Fri. Jul 19th, 2024

Supreme Court tackles government coercion claims in social media and NRA cases

By 37ci3 Mar18,2024

WASHINGTON — The Supreme Court on Monday will weigh the conditions under which the government can find ways to move from persuasion to compelling, hearing arguments in cases involving two contentious issues: problematic social media posts and gun rights.

First he will judge to hear the arguments Over concerns that the Biden administration’s contacts with social media companies, including efforts to remove content on topics such as Covid-19, constituted illegal coercion.

After that, the judges a similar case Alleging that a New York state official improperly pressured companies to end ties with the National Rifle Association, a leading gun rights group.

At issue is a practice known as “jawbone,” in which the government relies on private parties to do what it wants, sometimes with the implicit threat of negative consequences if demands are not met. Opponents of the government’s actions say each case violated the First Amendment to the Constitution, which protects free speech rights.

“Both cases are about how much the government is allowed to intrude on public discourse,” said Alex Abdo, a lawyer at the Knight First Amendment Institute at Columbia University. While the government has a right to be involved, it “shouldn’t have too much of a hand in distorting our conversations,” he said.

Abdo group submitted a reference does not support either side in the social media feud, but wants clarification on the matter.

In the social media case, Republican attorneys general in Louisiana and Missouri, along with five social media users, filed a major lawsuit alleging that US government officials went too far in pressuring platforms to moderate content. Individual plaintiffs include opponents of the Covid-19 lockdown and Jim Hoft, owner of the right-wing website Gateway Pundit.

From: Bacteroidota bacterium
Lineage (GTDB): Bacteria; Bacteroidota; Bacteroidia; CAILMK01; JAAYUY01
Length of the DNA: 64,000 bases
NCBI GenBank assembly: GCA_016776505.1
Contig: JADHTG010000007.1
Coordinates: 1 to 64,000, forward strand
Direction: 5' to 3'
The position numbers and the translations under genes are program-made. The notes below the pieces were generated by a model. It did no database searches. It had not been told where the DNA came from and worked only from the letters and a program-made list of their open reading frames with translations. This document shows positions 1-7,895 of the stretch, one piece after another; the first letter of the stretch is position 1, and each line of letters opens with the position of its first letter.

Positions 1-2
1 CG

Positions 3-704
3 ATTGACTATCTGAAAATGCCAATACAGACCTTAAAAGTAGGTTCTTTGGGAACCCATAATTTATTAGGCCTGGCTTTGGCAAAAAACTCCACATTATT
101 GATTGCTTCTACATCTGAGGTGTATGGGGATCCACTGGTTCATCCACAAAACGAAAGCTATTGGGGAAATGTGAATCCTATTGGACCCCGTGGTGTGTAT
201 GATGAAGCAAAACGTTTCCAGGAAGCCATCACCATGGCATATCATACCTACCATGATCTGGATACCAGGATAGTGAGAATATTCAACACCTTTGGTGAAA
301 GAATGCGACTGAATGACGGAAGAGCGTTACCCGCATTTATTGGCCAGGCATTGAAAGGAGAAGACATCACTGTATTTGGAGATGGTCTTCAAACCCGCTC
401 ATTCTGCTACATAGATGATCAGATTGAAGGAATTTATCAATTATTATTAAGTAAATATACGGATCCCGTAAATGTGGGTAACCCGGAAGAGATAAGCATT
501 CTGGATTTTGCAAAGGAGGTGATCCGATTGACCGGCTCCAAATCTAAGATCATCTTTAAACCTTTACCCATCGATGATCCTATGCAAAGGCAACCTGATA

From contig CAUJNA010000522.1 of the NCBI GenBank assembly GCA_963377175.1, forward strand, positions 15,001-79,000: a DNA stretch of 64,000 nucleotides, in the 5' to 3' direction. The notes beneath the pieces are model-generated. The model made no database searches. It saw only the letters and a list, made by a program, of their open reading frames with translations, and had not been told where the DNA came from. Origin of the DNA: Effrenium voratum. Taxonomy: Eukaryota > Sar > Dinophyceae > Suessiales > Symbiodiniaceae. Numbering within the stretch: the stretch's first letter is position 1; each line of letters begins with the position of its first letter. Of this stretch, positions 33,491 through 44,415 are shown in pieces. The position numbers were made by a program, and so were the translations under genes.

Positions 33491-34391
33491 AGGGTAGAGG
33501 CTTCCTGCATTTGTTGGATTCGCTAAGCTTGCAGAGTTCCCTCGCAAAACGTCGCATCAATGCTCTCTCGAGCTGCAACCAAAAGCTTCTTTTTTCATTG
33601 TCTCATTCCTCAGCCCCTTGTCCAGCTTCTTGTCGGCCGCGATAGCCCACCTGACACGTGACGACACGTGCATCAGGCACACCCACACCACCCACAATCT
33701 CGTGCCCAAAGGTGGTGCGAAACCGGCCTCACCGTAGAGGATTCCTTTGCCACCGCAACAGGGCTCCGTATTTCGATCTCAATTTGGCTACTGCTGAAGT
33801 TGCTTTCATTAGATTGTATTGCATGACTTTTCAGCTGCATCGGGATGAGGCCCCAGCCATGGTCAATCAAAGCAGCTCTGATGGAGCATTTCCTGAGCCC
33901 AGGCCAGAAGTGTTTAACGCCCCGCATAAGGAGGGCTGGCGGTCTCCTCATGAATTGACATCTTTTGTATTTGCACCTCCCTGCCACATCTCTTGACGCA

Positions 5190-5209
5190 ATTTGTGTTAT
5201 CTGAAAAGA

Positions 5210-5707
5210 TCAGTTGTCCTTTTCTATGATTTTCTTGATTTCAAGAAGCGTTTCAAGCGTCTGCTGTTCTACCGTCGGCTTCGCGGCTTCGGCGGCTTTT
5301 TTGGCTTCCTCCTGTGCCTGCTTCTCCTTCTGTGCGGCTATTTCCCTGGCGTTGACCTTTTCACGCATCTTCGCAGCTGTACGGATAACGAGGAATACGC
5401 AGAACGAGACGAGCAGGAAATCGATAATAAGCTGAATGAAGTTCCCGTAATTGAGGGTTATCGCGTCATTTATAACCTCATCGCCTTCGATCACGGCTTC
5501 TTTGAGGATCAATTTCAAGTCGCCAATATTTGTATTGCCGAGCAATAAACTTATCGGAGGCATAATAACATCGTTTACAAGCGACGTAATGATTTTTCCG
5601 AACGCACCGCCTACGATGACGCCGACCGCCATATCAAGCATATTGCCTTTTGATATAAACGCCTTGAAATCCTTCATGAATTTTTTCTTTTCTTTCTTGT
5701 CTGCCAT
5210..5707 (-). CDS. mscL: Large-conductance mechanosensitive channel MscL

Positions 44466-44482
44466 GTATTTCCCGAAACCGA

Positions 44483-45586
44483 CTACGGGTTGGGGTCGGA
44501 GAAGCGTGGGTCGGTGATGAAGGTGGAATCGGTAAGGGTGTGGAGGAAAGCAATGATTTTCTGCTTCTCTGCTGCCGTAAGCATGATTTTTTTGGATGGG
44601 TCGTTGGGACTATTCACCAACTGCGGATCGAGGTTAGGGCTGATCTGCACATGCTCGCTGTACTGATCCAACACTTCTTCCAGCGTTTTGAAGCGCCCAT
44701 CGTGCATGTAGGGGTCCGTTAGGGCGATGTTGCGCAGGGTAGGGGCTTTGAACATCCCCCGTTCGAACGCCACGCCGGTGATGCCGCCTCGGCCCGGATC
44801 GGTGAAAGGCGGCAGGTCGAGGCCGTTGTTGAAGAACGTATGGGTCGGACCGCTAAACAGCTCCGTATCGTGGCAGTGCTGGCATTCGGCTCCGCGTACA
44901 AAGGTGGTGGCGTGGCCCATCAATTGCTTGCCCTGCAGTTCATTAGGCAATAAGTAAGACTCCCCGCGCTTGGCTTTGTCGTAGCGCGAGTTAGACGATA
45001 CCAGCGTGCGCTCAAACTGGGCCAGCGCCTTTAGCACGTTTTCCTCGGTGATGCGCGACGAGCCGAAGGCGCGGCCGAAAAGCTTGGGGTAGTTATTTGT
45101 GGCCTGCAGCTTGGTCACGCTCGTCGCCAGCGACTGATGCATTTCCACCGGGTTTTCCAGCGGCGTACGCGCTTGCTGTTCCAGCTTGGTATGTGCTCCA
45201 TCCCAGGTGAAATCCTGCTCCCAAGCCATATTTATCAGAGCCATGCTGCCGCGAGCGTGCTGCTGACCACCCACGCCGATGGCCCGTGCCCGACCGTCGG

The lawsuit alleges various activities that took place in and before 2020, including efforts to prevent the spread of false information about Covid-19 and the presidential election. Donald Trump was president at the time, but the district court’s decision focused on actions taken by the government after President Joe Biden takes office in January 2021.

Last July, Louisiana-based Judge Terry Doughty barred officials from “any communication with social media companies that solicits, encourages, pressures, or in any way encourages the removal, removal, suppression, or reduction of content that contains protected free speech. .”

The 5th U.S. Circuit Court of Appeals in New Orleans narrowed the scope of Doughty’s decision. But the appeals court still ordered the White House, the FBI and top health officials to “not coerce or substantially encourage” the disclosure. social media companies to remove content the Biden administration considers disinformation.

In October, the Supreme Court blocked an appeals court decision when it agreed to hear the case, with three conservative justices dissenting: Samuel Alito, Clarence Thomas and Neil Gorsuch.

NRA lawsuits against New York

In the NRA case, the group alleges that its free speech rights were violated by the actions of Maria Vullo, then head of the New York State Department of Financial Services.

Vullo’s office was investigating the insurance companies the NRA worked with to cover its members. The NRA alleged that Vullo made “back channel threats to stop serving the NRA” in meetings with insurance companies.

Speaking after the 2018 school shooting in Parkland, Florida, where 17 people were killed, Vullo also urged insurance companies and banks to reconsider their relationships with gun rights groups.

The NRA is challenging a 2022 ruling by the 2nd U.S. Circuit Court of Appeals in New York that found Vullo’s actions did not constitute illegal conduct.

Vullo argued in his defense that it was part of his job to warn companies about the “reputational risk” of doing business with the NRA.

The case gained additional attention after the American Civil Liberties Union, which often supports liberal causes, signed on to represent the NRA. The ACLU reported on this While he disagrees with the NRA’s positions, he will defend the gun rights group’s right to speak.

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By 37ci3

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